The tales about Weinstein’s alleged mistreatment soon snowballed into a movement against abuse that reverberated across industries.
To date, dozens of once powerful men have been held accountable for mistreatment, thousands of people have raised their voices to say, “me too,” and at least one industry — people hope, anyway — will never be the same.
Read more: Sexual consent is a worldwide conversation
Below is a timeline of the fallout since the Weinstein scandal began.
The New York Times publishes a story detailing numerous accusations of sexual harassment against movie producer Harvey Weinstein. One of Weinstein’s accusers is actress Ashley Judd.
“Women have been talking about Harvey amongst ourselves for a long time, and it’s simply beyond time to have the conversation publicly,” Judd told the Times.
In response, Weinstein issues a statement and announces his leave of absence from The Weinstein Company.
“I appreciate the way I’ve behaved with colleagues in the past has caused a lot of pain, and I sincerely apologize for it,” the statement read in part.
Weinstein is fired by The Weinstein Company, which he co-founded with his brother Bob in 2005. The board cites “new information about misconduct by Harvey Weinstein that has emerged in the past few days” as the reason for his termination.
Weinstein is accused of rape by multiple women in an explosive story by Ronan Farrow for The New Yorker.
The story, 10 months in the making, also included new allegations of harassment and other improper behavior — along with assertions that people at Weinstein’s film company knew about his misconduct.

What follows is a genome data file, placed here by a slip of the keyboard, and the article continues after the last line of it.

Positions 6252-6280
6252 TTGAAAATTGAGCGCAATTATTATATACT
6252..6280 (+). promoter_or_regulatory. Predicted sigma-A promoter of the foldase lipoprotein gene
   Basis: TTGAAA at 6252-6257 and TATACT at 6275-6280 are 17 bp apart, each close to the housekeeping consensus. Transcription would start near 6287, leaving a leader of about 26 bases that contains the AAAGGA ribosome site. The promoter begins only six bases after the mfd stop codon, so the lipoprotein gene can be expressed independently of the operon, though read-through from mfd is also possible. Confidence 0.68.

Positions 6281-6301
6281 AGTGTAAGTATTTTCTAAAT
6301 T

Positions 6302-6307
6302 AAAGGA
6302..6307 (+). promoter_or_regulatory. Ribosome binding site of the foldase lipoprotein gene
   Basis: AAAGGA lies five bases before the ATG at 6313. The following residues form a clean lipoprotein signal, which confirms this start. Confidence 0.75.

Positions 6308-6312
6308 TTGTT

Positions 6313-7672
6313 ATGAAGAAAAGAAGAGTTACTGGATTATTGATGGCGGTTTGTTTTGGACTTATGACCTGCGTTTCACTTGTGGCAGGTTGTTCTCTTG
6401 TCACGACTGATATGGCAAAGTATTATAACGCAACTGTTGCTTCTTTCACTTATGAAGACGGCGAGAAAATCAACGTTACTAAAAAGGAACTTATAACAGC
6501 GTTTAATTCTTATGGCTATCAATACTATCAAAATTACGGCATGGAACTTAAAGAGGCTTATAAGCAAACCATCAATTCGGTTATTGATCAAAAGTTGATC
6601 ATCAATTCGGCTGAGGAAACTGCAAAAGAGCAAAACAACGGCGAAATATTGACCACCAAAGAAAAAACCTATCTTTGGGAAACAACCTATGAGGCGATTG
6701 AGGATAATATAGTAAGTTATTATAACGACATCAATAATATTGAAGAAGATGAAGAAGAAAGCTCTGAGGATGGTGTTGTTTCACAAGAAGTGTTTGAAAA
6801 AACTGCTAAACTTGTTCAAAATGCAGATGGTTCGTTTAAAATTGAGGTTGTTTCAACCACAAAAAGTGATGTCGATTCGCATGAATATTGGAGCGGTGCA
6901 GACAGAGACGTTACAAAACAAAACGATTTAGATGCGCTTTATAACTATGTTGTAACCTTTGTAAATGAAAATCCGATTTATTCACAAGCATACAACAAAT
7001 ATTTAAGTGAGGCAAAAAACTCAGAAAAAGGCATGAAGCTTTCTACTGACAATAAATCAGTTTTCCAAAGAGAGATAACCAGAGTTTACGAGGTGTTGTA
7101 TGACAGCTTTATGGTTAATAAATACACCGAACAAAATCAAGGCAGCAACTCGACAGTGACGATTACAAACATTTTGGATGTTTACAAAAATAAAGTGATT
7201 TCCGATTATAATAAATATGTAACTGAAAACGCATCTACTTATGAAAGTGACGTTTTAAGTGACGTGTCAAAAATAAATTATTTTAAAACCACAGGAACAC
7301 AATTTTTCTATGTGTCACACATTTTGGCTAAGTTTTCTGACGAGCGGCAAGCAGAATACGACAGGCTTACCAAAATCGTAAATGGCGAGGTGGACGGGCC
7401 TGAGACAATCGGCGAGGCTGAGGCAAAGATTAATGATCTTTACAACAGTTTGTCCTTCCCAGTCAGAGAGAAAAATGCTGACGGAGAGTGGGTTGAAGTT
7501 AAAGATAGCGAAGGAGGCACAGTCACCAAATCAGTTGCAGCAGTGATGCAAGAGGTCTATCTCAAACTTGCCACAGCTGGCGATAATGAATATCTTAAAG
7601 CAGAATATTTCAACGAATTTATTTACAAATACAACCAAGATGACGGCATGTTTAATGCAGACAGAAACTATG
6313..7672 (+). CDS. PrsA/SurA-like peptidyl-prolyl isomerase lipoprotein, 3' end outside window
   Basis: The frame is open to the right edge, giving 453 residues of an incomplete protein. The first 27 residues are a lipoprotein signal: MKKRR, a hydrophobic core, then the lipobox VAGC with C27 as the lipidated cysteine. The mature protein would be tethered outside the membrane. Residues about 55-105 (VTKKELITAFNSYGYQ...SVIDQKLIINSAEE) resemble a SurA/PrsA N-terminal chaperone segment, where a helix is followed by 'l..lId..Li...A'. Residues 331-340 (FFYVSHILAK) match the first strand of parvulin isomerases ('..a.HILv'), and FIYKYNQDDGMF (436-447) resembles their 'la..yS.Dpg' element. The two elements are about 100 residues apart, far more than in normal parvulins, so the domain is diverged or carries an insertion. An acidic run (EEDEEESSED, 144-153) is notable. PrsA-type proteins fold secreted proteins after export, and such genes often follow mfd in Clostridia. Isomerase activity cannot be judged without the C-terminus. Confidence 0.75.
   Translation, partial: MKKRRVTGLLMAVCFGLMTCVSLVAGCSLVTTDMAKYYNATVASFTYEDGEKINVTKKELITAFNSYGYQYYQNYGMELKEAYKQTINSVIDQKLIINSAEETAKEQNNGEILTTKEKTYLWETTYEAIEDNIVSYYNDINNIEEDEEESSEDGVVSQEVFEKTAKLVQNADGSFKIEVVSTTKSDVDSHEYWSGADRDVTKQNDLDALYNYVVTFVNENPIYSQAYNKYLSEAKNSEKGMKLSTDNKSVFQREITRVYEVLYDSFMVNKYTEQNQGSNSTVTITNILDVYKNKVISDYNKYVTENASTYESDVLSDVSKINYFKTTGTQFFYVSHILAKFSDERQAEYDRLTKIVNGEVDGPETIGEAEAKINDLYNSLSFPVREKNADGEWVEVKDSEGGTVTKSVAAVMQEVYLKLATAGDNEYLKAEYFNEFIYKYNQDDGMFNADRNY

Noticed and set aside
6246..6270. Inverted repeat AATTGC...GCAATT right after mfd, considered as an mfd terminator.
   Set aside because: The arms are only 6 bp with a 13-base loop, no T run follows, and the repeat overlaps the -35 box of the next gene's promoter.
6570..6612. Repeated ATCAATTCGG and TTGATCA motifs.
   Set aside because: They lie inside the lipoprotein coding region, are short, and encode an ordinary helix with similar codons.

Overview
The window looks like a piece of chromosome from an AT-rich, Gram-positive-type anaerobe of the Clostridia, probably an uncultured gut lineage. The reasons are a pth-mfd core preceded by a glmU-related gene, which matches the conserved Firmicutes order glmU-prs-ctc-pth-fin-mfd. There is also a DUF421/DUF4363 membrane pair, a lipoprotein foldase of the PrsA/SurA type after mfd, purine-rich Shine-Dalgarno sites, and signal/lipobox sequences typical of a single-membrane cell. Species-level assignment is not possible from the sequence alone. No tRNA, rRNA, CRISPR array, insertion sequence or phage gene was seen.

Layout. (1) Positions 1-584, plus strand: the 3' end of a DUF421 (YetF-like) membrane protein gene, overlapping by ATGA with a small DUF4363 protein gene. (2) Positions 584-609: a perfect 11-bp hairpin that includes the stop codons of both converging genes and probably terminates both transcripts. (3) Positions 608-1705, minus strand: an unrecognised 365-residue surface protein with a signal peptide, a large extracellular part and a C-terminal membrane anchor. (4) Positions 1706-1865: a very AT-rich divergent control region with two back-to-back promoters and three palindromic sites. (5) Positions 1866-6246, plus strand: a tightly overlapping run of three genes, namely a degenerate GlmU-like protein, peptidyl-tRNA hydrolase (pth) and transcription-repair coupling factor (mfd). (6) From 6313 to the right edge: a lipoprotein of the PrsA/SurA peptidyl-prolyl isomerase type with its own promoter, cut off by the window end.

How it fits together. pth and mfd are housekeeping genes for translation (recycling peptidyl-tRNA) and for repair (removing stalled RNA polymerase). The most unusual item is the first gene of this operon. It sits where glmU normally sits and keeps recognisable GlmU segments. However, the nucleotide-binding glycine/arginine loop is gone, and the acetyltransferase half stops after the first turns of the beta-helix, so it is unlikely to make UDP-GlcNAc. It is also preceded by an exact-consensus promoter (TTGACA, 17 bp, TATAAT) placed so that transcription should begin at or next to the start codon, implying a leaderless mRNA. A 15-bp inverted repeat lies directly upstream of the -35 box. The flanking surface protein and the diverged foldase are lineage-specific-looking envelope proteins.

Later that day, The New York Times published a followup story with quotes from Gwyneth Paltrow, Angelina Jolie and other Hollywood actresses with allegations against Weinstein.
Weinstein issues his first of what would be several denials of “non-consensual sex.”
Weinstein is ousted from the Academy of Motion Pictures Arts and Sciences.
In a statement, the Academy said the action was intended “not simply to separate ourselves from someone who does not merit the respect of his colleagues but also to send a message that the era of willful ignorance and shameful complicity in sexually predatory behavior and workplace harassment in our industry is over.”
In the coming weeks, the Directors Guild of America, the Producers Guild of America and the British Academy of Film and Television Arts would all take steps to distance themselves from Weinstein.
Alyssa Milano tweets a note reading, “Suggested by a friend: If all the women who have been sexually harassed or assaulted wrote ‘Me too’ as a status, we might give people a sense of the magnitude of the problem.”
#MeToo, created more than a decade earlier by civil rights activist Tarana Burke to increase awareness of the sexual abuse of young women of color, becomes a viral campaign.
The Los Angeles Police Department opens an investigation into an alleged 2013 sexual assault involving Weinstein and an accuser who asked to remain anonymous.
Law enforcement in London and New York are also investigating alleged sex crimes by Weinstein.
“Game Change” co-author and journalist Mark Halperin is accused of sexual harassment by former female colleagues at ABC News.
“During this period, I did pursue relationships with women that I worked with, including some junior to me,” Halperin said in a statement to CNN.